New data answer fears about impact of breast MRI

January 10, 2008

New data presented at the 2007 RSNA meeting may help ease fears that use of preoperative breast MRI will hike mastectomy rates and cause delays in time to surgery.

New data presented at the 2007 RSNA meeting may help ease fears that use of preoperative breast MRI will hike mastectomy rates and cause delays in time to surgery.

Greater utilization of dynamic contrast-enhanced MRI at the University of California, San Diego over a six-year period helped improve surgery planning for tough cases without hiking mastectomy rates, according to a retrospective study by Dr. Christopher Comstock and colleagues.

The UCSD study evaluated the effects of preoperative MRI on surgery in terms of delays and margins on patients with biopsy-proven breast cancer who underwent surgery at UCSD from 2000 to 2006. In the first two years of the study period, only one patient had preoperative MRI, but by the latter part of 2003, 40% to 50% of surgical patients were undergoing the imaging study.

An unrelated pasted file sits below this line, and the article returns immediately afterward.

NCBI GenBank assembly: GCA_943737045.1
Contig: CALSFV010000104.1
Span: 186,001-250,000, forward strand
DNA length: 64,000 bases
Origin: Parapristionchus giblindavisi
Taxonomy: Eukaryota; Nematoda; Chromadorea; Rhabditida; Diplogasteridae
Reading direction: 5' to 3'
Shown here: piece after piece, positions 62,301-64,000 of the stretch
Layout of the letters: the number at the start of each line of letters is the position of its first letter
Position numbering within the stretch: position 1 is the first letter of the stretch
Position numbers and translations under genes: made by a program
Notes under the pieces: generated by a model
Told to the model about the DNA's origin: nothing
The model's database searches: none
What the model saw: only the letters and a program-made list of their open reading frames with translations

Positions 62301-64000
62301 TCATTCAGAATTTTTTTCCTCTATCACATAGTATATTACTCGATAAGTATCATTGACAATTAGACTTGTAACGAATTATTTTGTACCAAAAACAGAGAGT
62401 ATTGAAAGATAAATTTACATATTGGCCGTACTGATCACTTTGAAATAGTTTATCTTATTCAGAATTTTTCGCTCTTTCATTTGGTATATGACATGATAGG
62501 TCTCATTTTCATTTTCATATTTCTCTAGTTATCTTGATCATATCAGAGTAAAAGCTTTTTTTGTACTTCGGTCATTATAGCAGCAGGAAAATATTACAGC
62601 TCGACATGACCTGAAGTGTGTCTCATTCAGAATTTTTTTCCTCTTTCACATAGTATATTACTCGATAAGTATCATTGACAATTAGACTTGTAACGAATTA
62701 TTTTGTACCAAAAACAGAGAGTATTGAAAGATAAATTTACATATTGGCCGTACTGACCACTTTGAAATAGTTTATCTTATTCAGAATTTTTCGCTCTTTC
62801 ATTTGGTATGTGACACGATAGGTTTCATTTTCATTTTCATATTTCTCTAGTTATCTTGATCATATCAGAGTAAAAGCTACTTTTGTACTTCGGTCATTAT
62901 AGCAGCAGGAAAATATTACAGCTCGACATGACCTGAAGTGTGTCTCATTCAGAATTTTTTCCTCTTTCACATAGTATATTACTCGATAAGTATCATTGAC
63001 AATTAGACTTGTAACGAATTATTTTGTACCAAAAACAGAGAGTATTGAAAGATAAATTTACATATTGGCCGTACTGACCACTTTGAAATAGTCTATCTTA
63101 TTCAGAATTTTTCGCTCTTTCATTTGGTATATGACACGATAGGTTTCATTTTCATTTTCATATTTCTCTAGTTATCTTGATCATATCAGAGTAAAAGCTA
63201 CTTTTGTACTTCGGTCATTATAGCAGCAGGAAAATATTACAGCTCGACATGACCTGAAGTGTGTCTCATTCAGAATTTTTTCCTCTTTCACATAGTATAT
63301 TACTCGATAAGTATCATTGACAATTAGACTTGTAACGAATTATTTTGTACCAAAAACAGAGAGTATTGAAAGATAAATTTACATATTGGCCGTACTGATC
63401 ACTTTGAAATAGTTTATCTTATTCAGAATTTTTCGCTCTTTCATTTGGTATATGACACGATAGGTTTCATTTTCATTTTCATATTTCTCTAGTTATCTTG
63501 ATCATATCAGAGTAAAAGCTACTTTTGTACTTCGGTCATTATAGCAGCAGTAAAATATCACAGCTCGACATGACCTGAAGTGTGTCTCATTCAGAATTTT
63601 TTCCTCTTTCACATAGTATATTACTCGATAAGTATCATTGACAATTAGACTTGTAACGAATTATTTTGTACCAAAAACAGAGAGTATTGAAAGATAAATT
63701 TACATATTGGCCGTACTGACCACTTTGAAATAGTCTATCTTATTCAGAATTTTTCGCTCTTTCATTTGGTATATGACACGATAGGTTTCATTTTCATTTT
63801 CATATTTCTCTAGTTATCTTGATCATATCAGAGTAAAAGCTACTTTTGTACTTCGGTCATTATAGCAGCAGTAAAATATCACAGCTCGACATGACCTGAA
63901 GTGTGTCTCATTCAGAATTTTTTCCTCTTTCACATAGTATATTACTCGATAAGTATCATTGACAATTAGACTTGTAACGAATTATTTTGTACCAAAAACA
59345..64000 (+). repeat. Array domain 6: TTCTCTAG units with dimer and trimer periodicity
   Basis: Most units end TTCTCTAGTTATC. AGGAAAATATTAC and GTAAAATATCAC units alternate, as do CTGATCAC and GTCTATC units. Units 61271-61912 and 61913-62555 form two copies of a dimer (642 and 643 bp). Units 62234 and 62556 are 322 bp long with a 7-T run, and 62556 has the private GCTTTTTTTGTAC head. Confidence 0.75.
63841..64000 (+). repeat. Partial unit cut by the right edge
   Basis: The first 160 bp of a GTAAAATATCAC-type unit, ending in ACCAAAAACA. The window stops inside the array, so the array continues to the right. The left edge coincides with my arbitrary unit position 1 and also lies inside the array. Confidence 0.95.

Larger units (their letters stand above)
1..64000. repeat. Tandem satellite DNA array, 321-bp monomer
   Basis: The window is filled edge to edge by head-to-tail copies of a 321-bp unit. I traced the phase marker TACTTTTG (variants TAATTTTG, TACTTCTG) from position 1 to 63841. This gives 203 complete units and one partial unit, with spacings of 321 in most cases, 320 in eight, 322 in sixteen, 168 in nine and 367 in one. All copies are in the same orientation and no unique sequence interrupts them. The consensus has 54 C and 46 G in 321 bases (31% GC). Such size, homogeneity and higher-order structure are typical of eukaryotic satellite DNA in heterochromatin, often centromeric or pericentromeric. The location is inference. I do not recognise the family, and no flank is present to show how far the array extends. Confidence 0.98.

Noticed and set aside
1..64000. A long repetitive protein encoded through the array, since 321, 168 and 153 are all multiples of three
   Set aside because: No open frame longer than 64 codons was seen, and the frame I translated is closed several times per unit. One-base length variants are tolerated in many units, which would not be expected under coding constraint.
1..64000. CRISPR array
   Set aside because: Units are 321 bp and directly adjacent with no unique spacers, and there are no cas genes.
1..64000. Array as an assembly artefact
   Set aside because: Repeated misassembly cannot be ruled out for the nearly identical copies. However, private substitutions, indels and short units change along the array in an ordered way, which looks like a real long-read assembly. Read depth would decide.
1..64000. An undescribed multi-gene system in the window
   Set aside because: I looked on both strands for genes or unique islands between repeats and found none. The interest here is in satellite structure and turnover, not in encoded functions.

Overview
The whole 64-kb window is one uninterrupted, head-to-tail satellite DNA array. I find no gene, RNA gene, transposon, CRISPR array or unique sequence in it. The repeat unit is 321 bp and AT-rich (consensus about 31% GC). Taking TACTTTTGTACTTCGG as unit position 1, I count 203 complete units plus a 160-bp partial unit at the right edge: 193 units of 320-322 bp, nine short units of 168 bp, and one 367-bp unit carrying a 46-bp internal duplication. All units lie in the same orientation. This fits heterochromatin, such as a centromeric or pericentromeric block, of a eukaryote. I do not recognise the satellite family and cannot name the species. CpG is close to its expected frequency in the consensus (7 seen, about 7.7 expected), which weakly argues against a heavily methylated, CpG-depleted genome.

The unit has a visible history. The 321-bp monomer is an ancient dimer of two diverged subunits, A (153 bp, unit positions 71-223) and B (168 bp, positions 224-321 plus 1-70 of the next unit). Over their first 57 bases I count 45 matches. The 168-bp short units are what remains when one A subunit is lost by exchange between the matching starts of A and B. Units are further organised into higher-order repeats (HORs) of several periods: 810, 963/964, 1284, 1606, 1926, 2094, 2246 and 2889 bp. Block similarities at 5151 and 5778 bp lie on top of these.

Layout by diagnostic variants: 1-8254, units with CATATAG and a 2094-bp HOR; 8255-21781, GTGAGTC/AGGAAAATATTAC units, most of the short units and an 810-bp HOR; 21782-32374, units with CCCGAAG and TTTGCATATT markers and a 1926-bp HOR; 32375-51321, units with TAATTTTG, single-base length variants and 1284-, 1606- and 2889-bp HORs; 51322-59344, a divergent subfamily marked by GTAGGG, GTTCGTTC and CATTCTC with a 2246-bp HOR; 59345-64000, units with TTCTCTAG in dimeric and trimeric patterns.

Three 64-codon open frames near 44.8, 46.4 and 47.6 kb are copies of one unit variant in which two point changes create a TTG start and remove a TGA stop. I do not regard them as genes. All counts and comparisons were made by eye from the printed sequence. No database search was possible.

Critics say preoperative MRI can increase mastectomy rates and cause delays in surgery due to clinically insignificant disease detected by MRI. They are less likely to cite lumpectomy's positive margin rates, which range from 30% to 40% nationwide and result in multiple surgeries to obtain clear margins. At UCSD, the lumpectomy negative margin rate was higher for those who had preoperative MRI (80%) versus those who did not (75%).

"This may not seem like a big difference, but those who underwent preoperative MRI had larger or more complicated cancers or parenchymal patterns," Comstock said.

Furthermore, lumpectomy negative margin rates reached 90% by 2006 and there was no significant difference in the time to surgery. Despite increasing utilization of preoperative MRI, mastectomy rates remained stable throughout most of the study period, thanks to good communication between specialists and effective counseling of patients, Comstock reported.